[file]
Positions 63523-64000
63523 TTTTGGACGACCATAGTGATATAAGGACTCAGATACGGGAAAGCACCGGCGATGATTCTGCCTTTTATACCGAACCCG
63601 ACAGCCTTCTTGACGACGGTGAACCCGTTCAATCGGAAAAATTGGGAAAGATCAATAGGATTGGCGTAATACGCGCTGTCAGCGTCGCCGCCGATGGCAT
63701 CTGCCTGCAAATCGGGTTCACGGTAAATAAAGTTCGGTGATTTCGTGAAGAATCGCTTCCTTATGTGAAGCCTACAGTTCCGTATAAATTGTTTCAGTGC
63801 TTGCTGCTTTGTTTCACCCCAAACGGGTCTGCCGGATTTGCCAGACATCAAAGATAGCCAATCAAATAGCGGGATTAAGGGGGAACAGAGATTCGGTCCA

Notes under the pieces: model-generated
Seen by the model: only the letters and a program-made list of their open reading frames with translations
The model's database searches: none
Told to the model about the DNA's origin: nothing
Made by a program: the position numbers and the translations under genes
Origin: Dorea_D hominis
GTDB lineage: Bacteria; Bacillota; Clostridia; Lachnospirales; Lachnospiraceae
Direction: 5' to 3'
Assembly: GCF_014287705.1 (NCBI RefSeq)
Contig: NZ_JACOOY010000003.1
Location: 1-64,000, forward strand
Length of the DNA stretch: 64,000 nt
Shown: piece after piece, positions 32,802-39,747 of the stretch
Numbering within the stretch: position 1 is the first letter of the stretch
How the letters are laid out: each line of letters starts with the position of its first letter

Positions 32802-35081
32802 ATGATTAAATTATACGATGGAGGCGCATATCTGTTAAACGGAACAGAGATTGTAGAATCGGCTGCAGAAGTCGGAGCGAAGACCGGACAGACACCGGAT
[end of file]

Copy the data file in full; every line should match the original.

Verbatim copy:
Positions 63523-64000
63523 TTTTGGACGACCATAGTGATATAAGGACTCAGATACGGGAAAGCACCGGCGATGATTCTGCCTTTTATACCGAACCCG
63601 ACAGCCTTCTTGACGACGGTGAACCCGTTCAATCGGAAAAATTGGGAAAGATCAATAGGATTGGCGTAATACGCGCTGTCAGCGTCGCCGCCGATGGCAT
63701 CTGCCTGCAAATCGGGTTCACGGTAAATAAAGTTCGGTGATTTCGTGAAGAATCGCTTCCTTATGTGAAGCCTACAGTTCCGTATAAATTGTTTCAGTGC
63801 TTGCTGCTTTGTTTCACCCCAAACGGGTCTGCCGGATTTGCCAGACATCAAAGATAGCCAATCAAATAGCGGGATTAAGGGGGAACAGAGATTCGGTCCA

Notes under the pieces: model-generated
Seen by the model: only the letters and a program-made list of their open reading frames with translations
The model's database searches: none
Told to the model about the DNA's origin: nothing
Made by a program: the position numbers and the translations under genes
Origin: Dorea_D hominis
GTDB lineage: Bacteria; Bacillota; Clostridia; Lachnospirales; Lachnospiraceae
Direction: 5' to 3'
Assembly: GCF_014287705.1 (NCBI RefSeq)
Contig: NZ_JACOOY010000003.1
Location: 1-64,000, forward strand
Length of the DNA stretch: 64,000 nt
Shown: piece after piece, positions 32,802-39,747 of the stretch
Numbering within the stretch: position 1 is the first letter of the stretch
How the letters are laid out: each line of letters starts with the position of its first letter

Positions 32802-35081
32802 ATGATTAAATTATACGATGGAGGCGCATATCTGTTAAACGGAACAGAGATTGTAGAATCGGCTGCAGAAGTCGGAGCGAAGACCGGACAGACACCGGAT